Getting too eager about building the perfect Theory of Change (ToC) for your organisation, programme or project can lead to an over-designed ToC that can be more of a hindrance than a help to manage and learn. It sucks up a lot of time and team resources to build but then gets out-dated extremely quickly. A ToC should be an idea that is alive and dynamic. For me a ToC is more useful if it is a sketch on the back of an envelope after an intense discussion rather than a page in a high-gloss brochure. A ToC in a complex setting is necessarily imperfect. But it can still be extremely useful.
The more energy a team invested in developing a ToC, the more resistant they will be to change it. This is true for a team but gets even more difficult when the ToC process was done in a participatory way including many different stakeholders and a painful process to find a consensus on The ToC (there are other problems with aiming for consensus, see my earlier post). This is not to say that participatory processes should not be part of a ToC process, they do have an important role to play – but this might be a separate process than the day-to-day operational ToC process by the implementation team (food for thought for another post). Changing a ToC is also hard when it has been endorsed by the donor, who might insist that that ToC will be the blue-print for the whole project implementation.
People who get excited about ToC have come up with all kinds of great exercises that can be used to enhance a project’s ToC. One I like is to run a “pre-mortem”, where you run a thought experiment with the team of all the reasons why the pathways you have come up with might not work. I think this is quite a useful exercise in itself particularly in teams who are used to see the ToC as a blue-print of how change will happen. Then there are exercises who try to come up with all kinds of alternative pathways for the same type of change. Also, there is often a request to support every causal link in a ToC with evidence, which can be extremely time-consuming.
All these exercises surely have a value in themselves and in specific situations and it is hard to refute their individual rational and usefulness. At the same time, there is a danger that over-eager ToC advocates and consultants end up facilitating a ToC process that takes months and huge investments in time and team energy. While it is understandable that people want to ‘do everything right’, I think this is quite problematic. A ToC can never be perfect, at least not in a complex environment. Complex systems are systems with loads of un-knowns (known un-knowns to be precise). We can never figure out how change will happen in complex systems. Not only can we not know the pathways, we are also unable to predict the exact shape of how the change will look like. Complex systems can only be understood if we interact with them. ‘Probe-sense-respond’ for people who are familiar with the Cynefin logic.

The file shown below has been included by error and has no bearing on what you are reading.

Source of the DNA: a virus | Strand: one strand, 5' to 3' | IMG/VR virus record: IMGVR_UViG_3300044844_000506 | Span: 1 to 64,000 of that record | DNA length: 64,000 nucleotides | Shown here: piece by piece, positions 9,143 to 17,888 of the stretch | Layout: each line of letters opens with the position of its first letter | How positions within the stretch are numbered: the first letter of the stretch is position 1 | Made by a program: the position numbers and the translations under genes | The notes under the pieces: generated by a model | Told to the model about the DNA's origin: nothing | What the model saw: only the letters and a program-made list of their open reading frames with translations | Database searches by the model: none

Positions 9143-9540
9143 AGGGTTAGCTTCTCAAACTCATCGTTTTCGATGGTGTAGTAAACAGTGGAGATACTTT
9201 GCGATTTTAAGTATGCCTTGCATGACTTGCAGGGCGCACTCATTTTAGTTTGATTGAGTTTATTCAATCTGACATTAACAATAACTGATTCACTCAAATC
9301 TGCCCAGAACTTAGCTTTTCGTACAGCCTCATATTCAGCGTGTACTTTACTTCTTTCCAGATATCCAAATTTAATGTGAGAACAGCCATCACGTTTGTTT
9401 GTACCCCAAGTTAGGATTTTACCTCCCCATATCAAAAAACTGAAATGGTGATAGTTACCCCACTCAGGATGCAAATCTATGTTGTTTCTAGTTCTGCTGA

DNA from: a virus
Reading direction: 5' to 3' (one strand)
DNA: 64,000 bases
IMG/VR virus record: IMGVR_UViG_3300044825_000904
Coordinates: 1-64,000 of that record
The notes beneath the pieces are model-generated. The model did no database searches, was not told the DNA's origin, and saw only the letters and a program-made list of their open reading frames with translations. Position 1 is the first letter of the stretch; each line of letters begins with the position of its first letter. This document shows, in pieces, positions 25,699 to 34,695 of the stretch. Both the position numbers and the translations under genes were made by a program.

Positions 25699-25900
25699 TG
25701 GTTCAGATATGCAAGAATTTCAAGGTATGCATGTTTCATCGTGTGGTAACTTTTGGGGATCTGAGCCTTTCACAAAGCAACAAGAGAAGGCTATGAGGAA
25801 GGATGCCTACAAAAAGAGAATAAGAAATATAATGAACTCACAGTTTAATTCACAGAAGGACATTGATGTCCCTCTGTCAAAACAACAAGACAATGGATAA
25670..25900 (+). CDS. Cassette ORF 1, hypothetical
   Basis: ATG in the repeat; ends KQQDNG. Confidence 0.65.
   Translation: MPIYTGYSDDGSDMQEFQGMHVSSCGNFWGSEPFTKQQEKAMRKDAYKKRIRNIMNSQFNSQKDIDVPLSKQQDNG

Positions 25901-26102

Also a well-designed ToC cannot change complexity. Often people seem to have a feeling that you can somehow simplify complexity by coming up with a logic model. They try to predict intricate pathways of how change will happen and why. These attempts, I observe, are often based on quite shallow reflexion of reality. For example, I recently saw a results chain that projected that the culture in an organisation on how projects are implemented will be changed by giving them better tools, methods and access to knowledge. While this can certainly be a part of how you can influence culture (especially through knowledge), culture is such a complex beast that reducing that complexity to a number of arrows does not seem to be particularly helpful. Interestingly, the people who came up with that results chain (for who’s work I have great respect by the way) were totally aware of that problem but did not really know what to do with it (I’d recommend as a firsts step to read my post on complexity-informed ToC).
A ToC has in the first place to be useful for the people who work with it. It is a tool to discuss, debate, experiment, learn, change. How exactly the ToC process is designed needs to fit the organisations, programme or project that uses it. In some instances it needs to be more formal than in others. This also depends on the relative stability of the context. If you are operating in a complex context, I would recommend you use the ToC to sketch down what you know (where you have evidence) plus your hypotheses which you want to experiment on. Maybe you have multiple small ToCs in parallel because you have competing hypotheses.
The basic things that are needed in a ToC as a minimum are what you want to do (the intervention), why you want to it (which goal of the project the activity contributes to), what are the signs of success, and what are the signs or failure (and potentially how you capture them). That’s it. Then we can use the ToC to structure activities and learning. The ToC needs to work for you, not you for the ToC.